Glen More is said to be home to the King of Fairies himself, Big Donald, and he’s said to live in a fairy hill at the west end of Loch Morlich. He enjoyed playing his pipes along the side of the loch, and was also famous for once scaring off some lowland folks who came to his forest to collect fir to make torches. He pelted them with stones until they fled in a panic and never came back!

Loch Morlich

Many years ago a man who boasted there was no such thing as fairies was passing this loch when he heard the sound of distant bagpipes. The sound drew nearer and he looked all around him but much to his puzzlement he could see no piper. Nearer and nearer and louder and louder the piping came, but still no sign of the player. Eventually the music came so close he could hear it right next to him, and he stepped aside as if to allow the invisible piper to pass. He claimed he felt the gusts of wind on his cheeks that were issuing from the drones of the bagpipes, and when he told his friends they were sure he had heard the fairy bagpipes, played by none other than Big Donald himself.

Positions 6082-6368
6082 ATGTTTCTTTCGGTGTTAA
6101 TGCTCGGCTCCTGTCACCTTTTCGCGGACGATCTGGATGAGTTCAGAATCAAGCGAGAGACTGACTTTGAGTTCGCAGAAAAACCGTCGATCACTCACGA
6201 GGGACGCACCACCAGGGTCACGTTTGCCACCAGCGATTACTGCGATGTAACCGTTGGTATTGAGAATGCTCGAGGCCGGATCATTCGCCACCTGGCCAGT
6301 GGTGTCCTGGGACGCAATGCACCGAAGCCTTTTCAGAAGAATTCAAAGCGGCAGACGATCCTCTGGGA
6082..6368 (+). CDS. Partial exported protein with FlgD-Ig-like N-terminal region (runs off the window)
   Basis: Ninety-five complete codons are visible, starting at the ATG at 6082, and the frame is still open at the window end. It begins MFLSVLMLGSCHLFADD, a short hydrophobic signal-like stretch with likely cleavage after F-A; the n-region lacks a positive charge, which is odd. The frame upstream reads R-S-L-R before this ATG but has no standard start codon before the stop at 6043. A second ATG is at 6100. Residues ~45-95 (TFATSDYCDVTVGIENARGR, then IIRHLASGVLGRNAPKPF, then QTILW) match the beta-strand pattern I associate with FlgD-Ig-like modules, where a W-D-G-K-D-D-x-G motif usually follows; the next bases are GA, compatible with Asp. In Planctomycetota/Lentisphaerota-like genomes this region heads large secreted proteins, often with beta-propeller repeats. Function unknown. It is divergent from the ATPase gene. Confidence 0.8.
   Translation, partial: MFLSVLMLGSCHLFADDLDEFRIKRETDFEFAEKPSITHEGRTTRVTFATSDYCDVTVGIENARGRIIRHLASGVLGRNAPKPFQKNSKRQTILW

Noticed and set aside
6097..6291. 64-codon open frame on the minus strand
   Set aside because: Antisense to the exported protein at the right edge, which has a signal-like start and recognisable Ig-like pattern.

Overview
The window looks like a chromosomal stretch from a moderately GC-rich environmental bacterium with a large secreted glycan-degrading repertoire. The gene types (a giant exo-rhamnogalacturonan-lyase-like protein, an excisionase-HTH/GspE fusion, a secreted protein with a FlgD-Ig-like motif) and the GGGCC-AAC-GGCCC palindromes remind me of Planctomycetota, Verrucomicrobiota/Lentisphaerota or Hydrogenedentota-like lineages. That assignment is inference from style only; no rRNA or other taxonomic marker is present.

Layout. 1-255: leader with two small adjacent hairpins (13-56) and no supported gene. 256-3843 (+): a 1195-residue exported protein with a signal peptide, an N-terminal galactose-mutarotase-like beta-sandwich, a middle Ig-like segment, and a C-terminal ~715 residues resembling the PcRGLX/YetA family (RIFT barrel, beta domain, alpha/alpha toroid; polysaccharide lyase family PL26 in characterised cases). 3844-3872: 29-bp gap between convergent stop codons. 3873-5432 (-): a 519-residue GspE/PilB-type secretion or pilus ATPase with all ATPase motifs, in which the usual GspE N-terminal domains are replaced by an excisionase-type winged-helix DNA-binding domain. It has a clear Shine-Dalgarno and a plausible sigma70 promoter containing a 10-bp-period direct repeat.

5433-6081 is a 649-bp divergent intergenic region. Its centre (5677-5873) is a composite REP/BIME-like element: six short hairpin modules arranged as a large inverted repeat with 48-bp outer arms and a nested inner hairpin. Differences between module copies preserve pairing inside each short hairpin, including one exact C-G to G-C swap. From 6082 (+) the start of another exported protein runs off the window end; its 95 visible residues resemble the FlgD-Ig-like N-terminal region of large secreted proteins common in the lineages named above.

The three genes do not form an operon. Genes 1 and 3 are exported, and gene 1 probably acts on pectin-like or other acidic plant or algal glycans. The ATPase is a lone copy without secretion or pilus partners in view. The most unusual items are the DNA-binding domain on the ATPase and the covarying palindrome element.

Ruthven Barracks

A forester in Argyll’s army was followed wherever he went by his leannan-sith (fairy sweetheart) and she appeared in the form of a white hart. Whilst they were in camp near Ruthven Castle some of Argyll’s officers started to mock him about his follower, and unfortunately Argyll was a touchy fellow and in revenge he commanded some of his soldiers to shoot the hind. They took aim and fired but not a single bullet pierced her. However Argyll noticed that the forester had disobeyed his command, refusing to shoot at his love, and he was brought before Argyll and told that he alone must fire at the hind. The forester replied bravely, “I will fire at your command, Argyll, but it will be the last shot that I shall ever fire”, and scarcely was the charge out of his gun when he fell dead upon the spot. The fairy gave a terrifying scream and rose up like a cloud of mist and vanished into the mountains and was never seen again.